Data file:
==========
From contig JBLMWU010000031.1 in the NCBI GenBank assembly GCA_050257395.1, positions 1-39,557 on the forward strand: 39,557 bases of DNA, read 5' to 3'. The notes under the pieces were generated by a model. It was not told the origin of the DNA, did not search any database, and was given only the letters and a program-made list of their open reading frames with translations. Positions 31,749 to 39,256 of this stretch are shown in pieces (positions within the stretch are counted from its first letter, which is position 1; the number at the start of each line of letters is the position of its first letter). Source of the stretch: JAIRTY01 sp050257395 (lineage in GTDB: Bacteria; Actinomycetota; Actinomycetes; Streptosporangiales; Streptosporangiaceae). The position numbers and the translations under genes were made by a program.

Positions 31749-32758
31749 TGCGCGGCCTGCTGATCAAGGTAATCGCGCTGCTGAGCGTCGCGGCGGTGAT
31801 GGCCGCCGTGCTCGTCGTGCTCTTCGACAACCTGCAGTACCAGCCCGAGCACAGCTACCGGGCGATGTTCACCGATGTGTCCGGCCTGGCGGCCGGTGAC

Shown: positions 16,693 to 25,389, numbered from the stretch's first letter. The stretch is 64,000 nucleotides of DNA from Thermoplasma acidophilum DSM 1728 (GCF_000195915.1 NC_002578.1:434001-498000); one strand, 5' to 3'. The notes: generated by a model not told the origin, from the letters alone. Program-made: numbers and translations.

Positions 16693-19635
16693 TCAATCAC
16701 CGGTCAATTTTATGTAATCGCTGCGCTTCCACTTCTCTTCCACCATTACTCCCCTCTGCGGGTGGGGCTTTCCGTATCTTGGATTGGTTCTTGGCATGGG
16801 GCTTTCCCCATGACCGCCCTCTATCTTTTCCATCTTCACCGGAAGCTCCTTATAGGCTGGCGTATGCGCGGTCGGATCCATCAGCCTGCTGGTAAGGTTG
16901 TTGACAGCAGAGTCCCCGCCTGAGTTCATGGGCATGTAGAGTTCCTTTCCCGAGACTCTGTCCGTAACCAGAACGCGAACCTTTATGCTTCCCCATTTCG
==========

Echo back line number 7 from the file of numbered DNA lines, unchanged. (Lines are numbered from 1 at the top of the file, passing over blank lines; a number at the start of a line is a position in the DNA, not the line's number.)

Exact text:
16693 TCAATCAC